BY TRONE DOWD
New York City First Lady Chirlane McCray dropped by the Queens Central Library in Jamaica to discuss Thrive NYC—an initiative to help those suffering from mental health conditions throughout the city—and its impact on Queens since its inception.
The event was held with three goals in mind: educating people on the city resources available to those suffering from some form of mental illness or addiction, connecting those in need to the appropriate contacts and getting feedback from constituents as to how Thrive NYC services could be improved. Joined by more than 10 city officials who have been monitoring the mental health assistance program, McCray shared a number of successes that the program has seen since its inception in 2015.
“One in five New Yorkers suffers from a mental illness or addiction,” she said. “Last year, nearly every day, four New Yorkers overdosed on opioids. There’s a lot of pain and a lot of suffering. These are diseases, not lack of character or discipline. And it is all treatable.”
She said that a big part of the success of this program has been education and offering 24-hour services to those in need—which are just two of the 54 programs offered through Thrive NYC. Every public school in the five boroughs now offers some form of mental health support. Queens specifically has seen 10 new clinics dedicated to assisting people in need of support. The citywide hotline, 1-888-NYCWELL, offers free confidential help to people suffering from any number of conditions and connects them to trained counselors. The service has assisted 150,000 callers.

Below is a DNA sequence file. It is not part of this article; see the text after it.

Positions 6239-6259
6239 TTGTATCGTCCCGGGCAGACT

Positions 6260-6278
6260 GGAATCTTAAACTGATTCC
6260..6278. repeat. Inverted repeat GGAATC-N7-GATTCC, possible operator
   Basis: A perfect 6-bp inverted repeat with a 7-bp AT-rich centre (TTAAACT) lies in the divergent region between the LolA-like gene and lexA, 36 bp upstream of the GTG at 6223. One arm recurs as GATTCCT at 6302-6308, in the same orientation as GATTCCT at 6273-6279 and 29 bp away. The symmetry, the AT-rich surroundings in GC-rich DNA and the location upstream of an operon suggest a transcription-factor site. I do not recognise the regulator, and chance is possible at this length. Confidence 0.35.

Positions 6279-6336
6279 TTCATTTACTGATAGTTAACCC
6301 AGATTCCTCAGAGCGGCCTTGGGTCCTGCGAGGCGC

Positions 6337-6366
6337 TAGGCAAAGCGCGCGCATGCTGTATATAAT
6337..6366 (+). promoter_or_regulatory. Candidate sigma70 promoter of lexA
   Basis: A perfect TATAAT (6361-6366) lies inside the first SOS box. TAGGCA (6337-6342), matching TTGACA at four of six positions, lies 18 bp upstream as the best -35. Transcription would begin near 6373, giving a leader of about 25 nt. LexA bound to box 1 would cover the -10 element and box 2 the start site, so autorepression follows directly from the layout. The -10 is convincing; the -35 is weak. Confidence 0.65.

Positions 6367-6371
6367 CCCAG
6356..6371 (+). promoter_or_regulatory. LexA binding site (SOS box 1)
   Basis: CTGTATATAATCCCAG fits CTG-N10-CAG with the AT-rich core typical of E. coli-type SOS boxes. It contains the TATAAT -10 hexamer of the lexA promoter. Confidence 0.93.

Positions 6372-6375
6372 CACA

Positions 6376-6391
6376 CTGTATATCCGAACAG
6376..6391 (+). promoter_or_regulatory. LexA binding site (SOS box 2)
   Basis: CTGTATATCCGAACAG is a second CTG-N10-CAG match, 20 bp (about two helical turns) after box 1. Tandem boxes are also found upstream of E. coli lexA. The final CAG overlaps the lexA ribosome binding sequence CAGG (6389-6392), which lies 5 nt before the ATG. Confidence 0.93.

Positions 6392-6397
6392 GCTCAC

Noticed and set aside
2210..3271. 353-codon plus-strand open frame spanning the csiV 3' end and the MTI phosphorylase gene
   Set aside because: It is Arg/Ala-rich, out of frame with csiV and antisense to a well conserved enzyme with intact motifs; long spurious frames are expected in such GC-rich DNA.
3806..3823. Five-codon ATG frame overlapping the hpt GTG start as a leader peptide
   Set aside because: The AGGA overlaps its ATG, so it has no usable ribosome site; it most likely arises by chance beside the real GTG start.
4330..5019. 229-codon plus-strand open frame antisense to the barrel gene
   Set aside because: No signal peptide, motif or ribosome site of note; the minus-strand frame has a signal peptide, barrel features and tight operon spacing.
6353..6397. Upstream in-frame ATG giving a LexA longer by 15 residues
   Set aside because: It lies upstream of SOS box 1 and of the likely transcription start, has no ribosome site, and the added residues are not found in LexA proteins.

McCray said that more than 8,000 calls have been from Queens residents.
“It shows the hunger and need for this kind of help,” she said.
Both Queens Library President Dennis Walcott and Councilman I. Daneek Miller (D-St. Albans) commended the first lady for not only focusing on the taboo subject of mental illness, but bringing that discussion to communities of color around the city.
“The first lady is really at the forefront of mental health,” Miller said. “Because of that and the work she and Mayor [Bill] de Blasio have done on this issue, they have really brought us from the darkness—in particular, this community and African American immigrant communities, where we’re saddled with the stigma and [won’t] address those issues. It is okay to talk about it now and that is evidenced by the folks who are in the room here right now. We are not alone.”
The councilman mentioned that African Americans are 20 percent more likely to suffer from mental illness than their white counterparts.
McCray said that she has made mental health a major focus of her tenure as first lady, due to her personal experience with loved ones.
“My parents suffered from depression when I was growing up,” McCray said. “They were fantastic parents who provided an extraordinary life for us and devoted themselves to family. But I would always wonder to myself, ‘Where’s the joy and happiness?’ It wasn’t until I grew up and learned about the signs and symptoms of depression and what they must have been going through.”
McCray told the Press of Southeast Queens that children should be taught at a young age about identifying the symptoms of mental illness and the importance of seeking help in those situations.
“We want them to know how to behave in a respectful manner to those who may be different from them,” she said.
“We’re also training our teachers to recognize when children are walking through the door and are potentially dealing with things outside of the classroom.”